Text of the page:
A number of studies have previously shown magnesium can benefit your blood pressure and help prevent sudden cardiac arrest, heart attack, and stroke. For example, one meta-analysis published earlier this year in the American Journal of Clinical Nutrition2 looked at a total of seven studies collectively covering more than 240,000 participants. The results showed that dietary magnesium intake is inversely associated with risk of ischemic stroke.

But its role in human health appears to be far more complex than previously thought, and—like vitamin D—its benefits may be more far-reaching than we’ve imagined. GreenMedInfo.com’s database project has indexed over 100 health benefits of magnesium so far, including therapeutic benefits for:

Fibromyalgia Atrial fibrillation Type 2 diabetes Premenstrual syndrome
Cardiovascular disease Migraine Aging Mortality

According to the featured report3:

“The proteome, or entire set of proteins expressed by the human genome, contains well over 100,000 distinct protein structures, despite the fact that there are believed to be only 20,300 protein-coding genes in the human genome. The discovery of the “magneseome,” as its being called, adds additional complexity to the picture, indicating that the presence or absence of adequate levels of this basic mineral may epigenetically alter the expression and behavior of the proteins in our body, thereby altering the course of both health and disease.”

Magnesium also plays a role in your body’s detoxification processes and therefore is important for helping to prevent damage from environmental chemicals, heavy metals and other toxins. Even glutathione, your body’s most powerful antioxidant that has even been called “the master antioxidant,” requires magnesium for its synthesis.

Signs of Magnesium Deficiency

There’s no lab test that will give you a truly accurate reading of the magnesium status in your tissues. Only one percent of magnesium in your body is distributed in your blood, making a simple sample of magnesium from a blood test highly inaccurate. Other tests that your doctor can use to evaluate your magnesium status include a 24-hour urine test, or a sublingual epithelial test. Still, these can only give you an estimation of your levels, and doctors typically need to evaluate them in conjunction with the symptoms you exhibit.

An ongoing magnesium deficiency can lead to more serious symptoms, including:

Numbness and tingling Muscle contractions and cramps Seizures
Personality changes Abnormal heart rhythms Coronary spasms

Balance Your Magnesium with Calcium, Vitamin K2 and D

One of the major benefits of getting your nutrients from a varied whole food diet is that you’re far less likely to end up with too much of one nutrient at the expense of others. Foods in general contain all the cofactors and needed co-nutrients in the proper amounts for optimal health, which takes out the guess work. When you’re using supplements, you need to become a bit more savvy about how nutrients influence and synergistically affect each other.

For example, it’s important to maintain the proper balance between magnesium, calcium, vitamin K2, and vitamin D. Lack of balance between these nutrients is why calcium supplements have become associated with increased risk of heart attacks and stroke, and why some people experience vitamin D toxicity.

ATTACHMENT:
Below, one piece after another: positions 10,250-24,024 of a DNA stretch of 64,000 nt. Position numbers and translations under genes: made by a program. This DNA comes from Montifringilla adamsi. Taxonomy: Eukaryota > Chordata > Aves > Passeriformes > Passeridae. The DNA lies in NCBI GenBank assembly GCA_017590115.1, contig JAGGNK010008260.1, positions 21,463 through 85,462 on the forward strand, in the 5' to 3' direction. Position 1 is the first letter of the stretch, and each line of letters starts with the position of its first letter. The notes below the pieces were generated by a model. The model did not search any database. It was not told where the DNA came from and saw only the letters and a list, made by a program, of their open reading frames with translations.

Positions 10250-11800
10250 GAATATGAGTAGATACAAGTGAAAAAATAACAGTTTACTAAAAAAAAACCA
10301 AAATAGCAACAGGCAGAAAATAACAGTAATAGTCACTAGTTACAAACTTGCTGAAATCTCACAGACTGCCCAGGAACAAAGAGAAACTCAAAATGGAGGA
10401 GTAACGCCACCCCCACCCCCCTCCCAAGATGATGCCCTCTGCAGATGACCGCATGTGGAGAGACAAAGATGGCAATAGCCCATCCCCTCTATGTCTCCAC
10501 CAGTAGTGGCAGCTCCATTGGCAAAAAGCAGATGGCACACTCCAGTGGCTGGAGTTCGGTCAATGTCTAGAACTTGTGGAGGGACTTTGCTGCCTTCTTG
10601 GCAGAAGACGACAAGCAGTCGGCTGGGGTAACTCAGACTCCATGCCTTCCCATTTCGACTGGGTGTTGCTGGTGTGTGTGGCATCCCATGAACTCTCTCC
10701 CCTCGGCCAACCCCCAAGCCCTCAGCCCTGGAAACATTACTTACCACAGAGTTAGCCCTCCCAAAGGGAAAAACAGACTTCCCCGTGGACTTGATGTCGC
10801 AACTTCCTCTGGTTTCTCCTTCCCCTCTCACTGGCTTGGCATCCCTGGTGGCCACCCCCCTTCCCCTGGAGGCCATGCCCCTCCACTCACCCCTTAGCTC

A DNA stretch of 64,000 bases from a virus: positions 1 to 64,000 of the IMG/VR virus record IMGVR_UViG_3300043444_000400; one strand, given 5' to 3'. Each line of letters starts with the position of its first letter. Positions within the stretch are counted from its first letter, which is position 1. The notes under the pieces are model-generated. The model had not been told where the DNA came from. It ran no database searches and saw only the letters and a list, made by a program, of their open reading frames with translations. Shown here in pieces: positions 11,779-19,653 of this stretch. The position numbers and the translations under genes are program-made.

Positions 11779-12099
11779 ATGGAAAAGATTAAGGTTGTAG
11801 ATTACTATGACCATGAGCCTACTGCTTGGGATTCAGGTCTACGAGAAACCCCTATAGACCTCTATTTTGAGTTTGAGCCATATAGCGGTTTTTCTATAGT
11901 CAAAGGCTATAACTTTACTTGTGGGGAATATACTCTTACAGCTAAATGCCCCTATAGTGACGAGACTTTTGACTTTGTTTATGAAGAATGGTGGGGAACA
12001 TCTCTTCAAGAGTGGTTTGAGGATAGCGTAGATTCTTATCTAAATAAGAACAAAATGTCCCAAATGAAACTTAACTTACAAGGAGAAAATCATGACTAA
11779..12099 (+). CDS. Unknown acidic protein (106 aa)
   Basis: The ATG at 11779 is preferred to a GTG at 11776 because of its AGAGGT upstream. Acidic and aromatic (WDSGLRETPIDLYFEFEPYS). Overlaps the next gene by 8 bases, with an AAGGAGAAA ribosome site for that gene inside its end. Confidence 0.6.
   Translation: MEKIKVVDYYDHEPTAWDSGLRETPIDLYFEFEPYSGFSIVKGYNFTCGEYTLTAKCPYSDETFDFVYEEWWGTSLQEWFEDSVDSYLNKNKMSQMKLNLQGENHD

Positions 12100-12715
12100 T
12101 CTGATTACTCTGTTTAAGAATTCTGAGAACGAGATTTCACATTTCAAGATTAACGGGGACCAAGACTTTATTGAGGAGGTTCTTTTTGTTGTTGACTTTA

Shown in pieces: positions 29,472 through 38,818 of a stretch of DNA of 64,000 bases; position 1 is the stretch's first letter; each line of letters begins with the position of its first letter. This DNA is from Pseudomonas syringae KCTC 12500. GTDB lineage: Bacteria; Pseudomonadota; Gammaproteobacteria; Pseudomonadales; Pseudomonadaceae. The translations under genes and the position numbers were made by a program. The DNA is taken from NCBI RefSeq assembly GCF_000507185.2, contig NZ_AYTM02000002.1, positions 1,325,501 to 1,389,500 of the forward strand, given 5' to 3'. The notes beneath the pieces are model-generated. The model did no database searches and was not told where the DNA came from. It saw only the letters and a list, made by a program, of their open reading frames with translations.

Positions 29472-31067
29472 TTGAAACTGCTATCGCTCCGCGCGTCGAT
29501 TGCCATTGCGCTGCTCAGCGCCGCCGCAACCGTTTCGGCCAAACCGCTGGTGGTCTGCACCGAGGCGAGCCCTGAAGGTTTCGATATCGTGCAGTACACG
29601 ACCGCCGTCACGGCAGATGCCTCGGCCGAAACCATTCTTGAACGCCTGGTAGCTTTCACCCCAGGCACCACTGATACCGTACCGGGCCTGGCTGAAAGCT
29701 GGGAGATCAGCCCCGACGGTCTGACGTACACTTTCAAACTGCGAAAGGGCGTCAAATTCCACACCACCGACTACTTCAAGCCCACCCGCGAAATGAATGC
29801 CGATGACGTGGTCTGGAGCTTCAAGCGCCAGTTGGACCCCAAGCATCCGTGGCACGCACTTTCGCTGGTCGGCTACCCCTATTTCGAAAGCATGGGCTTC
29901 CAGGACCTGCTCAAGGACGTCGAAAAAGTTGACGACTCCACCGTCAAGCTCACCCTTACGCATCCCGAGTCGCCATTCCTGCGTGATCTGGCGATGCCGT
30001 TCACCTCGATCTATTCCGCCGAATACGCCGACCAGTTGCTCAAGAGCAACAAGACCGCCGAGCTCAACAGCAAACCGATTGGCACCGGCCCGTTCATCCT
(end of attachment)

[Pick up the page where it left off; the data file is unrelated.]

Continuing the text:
Part of the explanation for these adverse side effects is that vitamin K2 keeps calcium in its appropriate place. If you’re K2 deficient, added calcium can cause more problems than it solves, by accumulating in the wrong places. Similarly, if you opt for oral vitamin D, you need to also consume it in your food or take supplemental vitamin K2. Taking mega doses of vitamin D supplements without sufficient amounts of K2 can lead to vitamin D toxicity symptoms, which includes inappropriate calcification.

While the ideal or optimal ratios between vitamin D and vitamin K2 have yet to be elucidated, Dr. Kate Rheaume-Bleue (whom I’ve interviewed on this topic) suggests that for every 1,000 IU’s of vitamin D you take, you may benefit from about 100 micrograms of K2, and perhaps as much as 150-200 micrograms (mcg). The latest vitamin D dosing recommendations, which call for about 8,000 IU’s of vitamin D3 per day if you’re an adult, means you’d need in the neighborhood of 800 to 1,000 micrograms (0.8 to 1 milligram/mg) of vitamin K2.

Now, getting back to magnesium…

Magnesium may actually be more important than calcium if you are going to consider supplementing. However, maintaining an appropriate calcium-to-magnesium ratio is important regardless. Research on the paleolithic or caveman diet has shown that the ratio of calcium to magnesium in the diet that our bodies evolved to eat is 1-to-16. Americans in general tend to have a higher calcium-to-magnesium ratio in their diet, averaging about 3.5-to-1.

Magnesium will also help keep calcium in your cells so they can do their  job better. In many ways it serves as nutritional version of the highly effective class of drugs called calcium channel blockers, used in the treatment of high blood pressure, angina, and abnormal heart rhythms. Magnesium and vitamin K2 also complement each other, as magnesium helps lower blood pressure, which is an important component of heart disease.

So, all in all, anytime you’re taking any of the following: magnesium, calcium, vitamin D3 or vitamin K2, you need to take all the others into consideration as well, since these all work synergistically with each other.